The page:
Death is not always an easy topic to discuss. Though an estate plan can be beneficial to virtually anyone, some parties do not see the full value in it.
If you are considering an estate plan, it is important to understand the important aspects of it, such as the will. Without a proper will in place, intestate succession will generally apply to the estate, which has its own unique applications.
Intestate succession laws come into play when there is no will in place. These laws direct where assets go in the absence of a will. They are aimed at ensuring the assets of an estate holder go to the closest relative. This often includes immediate family members, such as:
In regard to an estate, half-siblings become "whole" siblings, and therefore may inherit the estate. If an estate holder's immediate family is not living, it would then go to extended family. For any of these parties to have the assets transferred to them, they must outlive the deceased by at least 120 hours.
If a will would not usually include certain items, the intestate laws might not apply to them. In other words, intestate laws govern assets that are solely the property of the estate holder. Those assets that an estate holder co-owns or denotes a beneficiary for would generally instead transfer to those parties.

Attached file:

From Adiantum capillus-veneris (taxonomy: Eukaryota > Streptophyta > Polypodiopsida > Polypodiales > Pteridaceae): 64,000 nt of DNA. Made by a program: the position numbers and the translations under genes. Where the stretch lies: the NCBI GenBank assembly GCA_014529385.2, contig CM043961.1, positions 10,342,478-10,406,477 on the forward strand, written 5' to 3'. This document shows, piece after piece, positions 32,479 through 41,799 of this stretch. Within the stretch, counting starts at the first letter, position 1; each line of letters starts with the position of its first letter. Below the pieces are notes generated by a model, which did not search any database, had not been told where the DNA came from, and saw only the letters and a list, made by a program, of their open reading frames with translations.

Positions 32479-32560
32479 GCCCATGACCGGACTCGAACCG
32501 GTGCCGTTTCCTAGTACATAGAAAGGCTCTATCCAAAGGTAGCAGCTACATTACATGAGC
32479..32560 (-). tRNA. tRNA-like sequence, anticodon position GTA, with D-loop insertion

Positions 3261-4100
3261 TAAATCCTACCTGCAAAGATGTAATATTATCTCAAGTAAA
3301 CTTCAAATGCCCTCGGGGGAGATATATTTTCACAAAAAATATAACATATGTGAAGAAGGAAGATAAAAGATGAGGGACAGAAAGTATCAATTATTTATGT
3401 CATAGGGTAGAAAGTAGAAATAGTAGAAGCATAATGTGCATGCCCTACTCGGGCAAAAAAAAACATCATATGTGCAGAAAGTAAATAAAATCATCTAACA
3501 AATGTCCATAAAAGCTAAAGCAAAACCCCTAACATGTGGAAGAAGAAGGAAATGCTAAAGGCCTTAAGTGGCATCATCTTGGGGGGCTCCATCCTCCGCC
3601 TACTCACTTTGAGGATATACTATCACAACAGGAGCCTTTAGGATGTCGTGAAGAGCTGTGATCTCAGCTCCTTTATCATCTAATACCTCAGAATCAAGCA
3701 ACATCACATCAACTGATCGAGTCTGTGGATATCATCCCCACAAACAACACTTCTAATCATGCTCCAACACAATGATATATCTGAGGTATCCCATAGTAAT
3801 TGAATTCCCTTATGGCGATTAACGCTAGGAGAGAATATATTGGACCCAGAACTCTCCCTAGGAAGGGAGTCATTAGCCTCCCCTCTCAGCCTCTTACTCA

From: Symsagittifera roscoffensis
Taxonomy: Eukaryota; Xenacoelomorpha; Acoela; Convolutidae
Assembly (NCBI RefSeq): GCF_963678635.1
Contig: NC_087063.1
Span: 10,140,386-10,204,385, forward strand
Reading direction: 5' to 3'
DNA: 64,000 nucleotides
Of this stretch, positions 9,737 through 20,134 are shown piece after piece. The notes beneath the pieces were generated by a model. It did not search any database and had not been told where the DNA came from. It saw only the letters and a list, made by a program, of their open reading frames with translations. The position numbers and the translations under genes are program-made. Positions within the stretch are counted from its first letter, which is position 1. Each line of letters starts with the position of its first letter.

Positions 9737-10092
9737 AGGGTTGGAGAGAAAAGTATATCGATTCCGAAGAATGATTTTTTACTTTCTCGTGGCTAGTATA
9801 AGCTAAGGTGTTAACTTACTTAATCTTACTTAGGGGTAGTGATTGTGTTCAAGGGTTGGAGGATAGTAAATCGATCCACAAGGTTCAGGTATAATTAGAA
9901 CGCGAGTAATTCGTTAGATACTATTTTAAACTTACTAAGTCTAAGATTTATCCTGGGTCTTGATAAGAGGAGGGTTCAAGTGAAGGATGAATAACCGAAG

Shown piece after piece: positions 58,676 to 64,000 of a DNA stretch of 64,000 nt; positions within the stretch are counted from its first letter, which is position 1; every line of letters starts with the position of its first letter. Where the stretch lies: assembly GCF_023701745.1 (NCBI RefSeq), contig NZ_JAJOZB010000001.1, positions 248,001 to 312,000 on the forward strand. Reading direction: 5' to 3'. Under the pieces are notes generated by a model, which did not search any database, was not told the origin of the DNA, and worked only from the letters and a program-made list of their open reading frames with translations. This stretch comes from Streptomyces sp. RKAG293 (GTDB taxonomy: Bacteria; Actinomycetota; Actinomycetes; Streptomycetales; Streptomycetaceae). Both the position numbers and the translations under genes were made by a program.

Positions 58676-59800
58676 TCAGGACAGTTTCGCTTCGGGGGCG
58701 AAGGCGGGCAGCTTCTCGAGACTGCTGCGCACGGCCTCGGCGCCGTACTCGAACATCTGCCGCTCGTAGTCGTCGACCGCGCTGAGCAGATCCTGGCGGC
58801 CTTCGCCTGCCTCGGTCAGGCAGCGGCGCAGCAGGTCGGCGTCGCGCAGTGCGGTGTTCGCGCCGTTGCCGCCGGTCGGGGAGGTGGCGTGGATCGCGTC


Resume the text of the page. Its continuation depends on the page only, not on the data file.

There are a few special provisions under the intestate laws. For example, family members who are not U.S. citizens may still receive an inheritance. Also, as long as a relative is conceived before the death of an estate holder and outlives the person by 120 hours, the newborn relative may receive the estate. The law goes to great lengths to try to make sure that family members will receive the estate, but if the courts cannot find them, the state may receive the property.
This is a brief overview of intestate succession, but it can get quite complex. To avoid having an estate go through such a process, a proper estate plan can be a simple solution.